On Wednesday, the Pennsylvania Gaming Control Board hosted an auction to begin the bidding process again for satellite casino licensing. The auction resulted in no bids placed. The auction was the second try by the Board that failed to draw in any bids after the first five auctions brought $127 million to the state in 2018.

Early Auction Success:

The satellite casinos were approved in a massive gambling package back in late 2017. By January 2018, the state began the auctioning process. In the beginning, the bidding was limited to the casino license holders in the state. A minimum of $7.5 million was the required bid to be considered.

The first five auctions were successful, with $127 million earned from the licensing process. By April, the interest had waned, and zero bids were placed. It seems the exclusion zones of the mini casinos played a role in the decision-making process to bid.

The larger metropolitan areas of Pennsylvania were not allowed, so bidders had to consider placing the gaming venues in rural areas and smaller cities.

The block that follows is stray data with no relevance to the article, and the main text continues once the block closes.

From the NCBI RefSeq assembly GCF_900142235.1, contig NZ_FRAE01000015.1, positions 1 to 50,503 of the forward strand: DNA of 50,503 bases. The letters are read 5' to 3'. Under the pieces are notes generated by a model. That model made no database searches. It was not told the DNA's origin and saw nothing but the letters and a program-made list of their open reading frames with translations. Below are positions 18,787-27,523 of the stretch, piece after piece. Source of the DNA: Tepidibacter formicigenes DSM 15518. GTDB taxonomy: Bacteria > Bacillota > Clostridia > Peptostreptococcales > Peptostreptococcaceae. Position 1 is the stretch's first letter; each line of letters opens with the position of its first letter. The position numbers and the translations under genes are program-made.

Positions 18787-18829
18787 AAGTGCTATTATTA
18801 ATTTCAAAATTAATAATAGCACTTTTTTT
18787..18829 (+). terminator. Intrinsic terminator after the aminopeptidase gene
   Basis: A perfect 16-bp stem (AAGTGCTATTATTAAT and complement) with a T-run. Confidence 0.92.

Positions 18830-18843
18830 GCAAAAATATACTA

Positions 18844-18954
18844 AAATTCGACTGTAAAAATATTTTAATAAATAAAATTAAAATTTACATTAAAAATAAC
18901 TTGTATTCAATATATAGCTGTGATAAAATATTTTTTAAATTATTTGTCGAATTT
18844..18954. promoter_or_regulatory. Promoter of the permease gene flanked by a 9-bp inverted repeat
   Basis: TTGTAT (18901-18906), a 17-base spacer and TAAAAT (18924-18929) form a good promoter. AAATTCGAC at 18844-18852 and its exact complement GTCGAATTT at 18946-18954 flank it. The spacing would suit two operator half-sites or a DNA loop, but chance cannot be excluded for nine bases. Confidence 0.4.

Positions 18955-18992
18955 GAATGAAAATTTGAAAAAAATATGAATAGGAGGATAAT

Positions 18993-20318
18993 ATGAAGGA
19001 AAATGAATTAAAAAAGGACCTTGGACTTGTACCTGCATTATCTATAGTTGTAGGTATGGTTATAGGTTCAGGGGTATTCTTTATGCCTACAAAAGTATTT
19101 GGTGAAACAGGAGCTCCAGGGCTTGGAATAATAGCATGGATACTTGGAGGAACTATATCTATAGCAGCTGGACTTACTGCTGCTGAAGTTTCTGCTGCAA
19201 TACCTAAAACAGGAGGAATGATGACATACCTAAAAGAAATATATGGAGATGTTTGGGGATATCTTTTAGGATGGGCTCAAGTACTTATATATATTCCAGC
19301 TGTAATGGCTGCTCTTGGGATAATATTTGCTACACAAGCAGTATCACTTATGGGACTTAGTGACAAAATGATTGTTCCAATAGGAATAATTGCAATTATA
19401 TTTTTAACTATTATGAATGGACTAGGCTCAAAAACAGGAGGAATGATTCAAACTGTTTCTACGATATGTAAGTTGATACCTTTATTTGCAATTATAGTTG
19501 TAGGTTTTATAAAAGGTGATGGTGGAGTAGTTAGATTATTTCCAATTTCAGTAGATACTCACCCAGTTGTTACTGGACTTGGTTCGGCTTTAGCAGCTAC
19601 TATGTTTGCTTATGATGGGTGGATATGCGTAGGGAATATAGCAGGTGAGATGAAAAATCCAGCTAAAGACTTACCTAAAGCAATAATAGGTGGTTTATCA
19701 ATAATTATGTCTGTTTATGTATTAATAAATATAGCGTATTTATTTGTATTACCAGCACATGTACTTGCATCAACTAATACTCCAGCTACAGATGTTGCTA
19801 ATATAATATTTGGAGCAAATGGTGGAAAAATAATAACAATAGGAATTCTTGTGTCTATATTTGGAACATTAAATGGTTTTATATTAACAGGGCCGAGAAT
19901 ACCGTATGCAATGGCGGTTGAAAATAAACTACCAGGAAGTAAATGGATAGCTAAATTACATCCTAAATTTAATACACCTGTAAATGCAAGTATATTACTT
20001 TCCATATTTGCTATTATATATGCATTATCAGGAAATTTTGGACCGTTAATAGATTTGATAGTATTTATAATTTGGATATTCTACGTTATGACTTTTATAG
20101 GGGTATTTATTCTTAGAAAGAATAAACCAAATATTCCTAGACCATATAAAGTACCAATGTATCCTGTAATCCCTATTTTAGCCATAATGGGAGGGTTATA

According to Lehighvalleylive.com

Joe Weinert, Spectrum Gaming Group executive vice president, stated that he feels the casino owners decided that the potential for revenues as well as cost of licensing plus taxes would not provide the profit they were looking for.

Weinert continued: “You have to look at the constraints posed by the regulating jurisdictions, you have to look at what can be built in what area, what’s the tax rate, what’s the licensing fee and you have to put all those ingredients into a big pot of stew and see whether it’ll turn into a palatable product.”

Satellite Casinos:

With the 2017 law, 10 satellite casino licenses were authorized. A license holder can offer as many as 750 slot games and as many as 40 table games. Of the operators that won the bids, Penn National Gaming is currently the closest to opening a venue.

The Gaming Control Board provided approval for Mountainview Thoroughbred Racing Association to start construction on the satellite casino in Morgantown. The group is a subsidiary of Penn National Gaming, with the venue to be located off the Pennsylvania Turnpike.

A total off $111 million will be spent on the project. The casino will be 89,500 square feet in size and will include 750 slots and 30 table games. More table games are anticipated along with a sportsbooks, plus dining and entertainment facilities.